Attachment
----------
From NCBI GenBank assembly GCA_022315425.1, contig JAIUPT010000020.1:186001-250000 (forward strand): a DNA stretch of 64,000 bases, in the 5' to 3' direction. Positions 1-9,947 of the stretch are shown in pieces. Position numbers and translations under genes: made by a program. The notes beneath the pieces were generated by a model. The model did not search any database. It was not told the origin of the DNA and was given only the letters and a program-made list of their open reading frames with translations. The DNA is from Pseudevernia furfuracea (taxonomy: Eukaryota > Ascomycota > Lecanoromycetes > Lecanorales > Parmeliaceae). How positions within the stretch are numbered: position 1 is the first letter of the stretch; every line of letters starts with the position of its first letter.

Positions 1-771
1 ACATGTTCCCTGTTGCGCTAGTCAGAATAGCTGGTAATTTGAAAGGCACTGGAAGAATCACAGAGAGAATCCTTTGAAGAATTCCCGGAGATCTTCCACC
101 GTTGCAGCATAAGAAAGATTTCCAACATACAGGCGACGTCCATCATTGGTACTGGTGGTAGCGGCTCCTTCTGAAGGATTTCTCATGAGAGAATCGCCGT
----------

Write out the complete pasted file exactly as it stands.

From NCBI GenBank assembly GCA_022315425.1, contig JAIUPT010000020.1:186001-250000 (forward strand): a DNA stretch of 64,000 bases, in the 5' to 3' direction. Positions 1-9,947 of the stretch are shown in pieces. Position numbers and translations under genes: made by a program. The notes beneath the pieces were generated by a model. The model did not search any database. It was not told the origin of the DNA and was given only the letters and a program-made list of their open reading frames with translations. The DNA is from Pseudevernia furfuracea (taxonomy: Eukaryota > Ascomycota > Lecanoromycetes > Lecanorales > Parmeliaceae). How positions within the stretch are numbered: position 1 is the first letter of the stretch; every line of letters starts with the position of its first letter.

Positions 1-771
1 ACATGTTCCCTGTTGCGCTAGTCAGAATAGCTGGTAATTTGAAAGGCACTGGAAGAATCACAGAGAGAATCCTTTGAAGAATTCCCGGAGATCTTCCACC
101 GTTGCAGCATAAGAAAGATTTCCAACATACAGGCGACGTCCATCATTGGTACTGGTGGTAGCGGCTCCTTCTGAAGGATTTCTCATGAGAGAATCGCCGT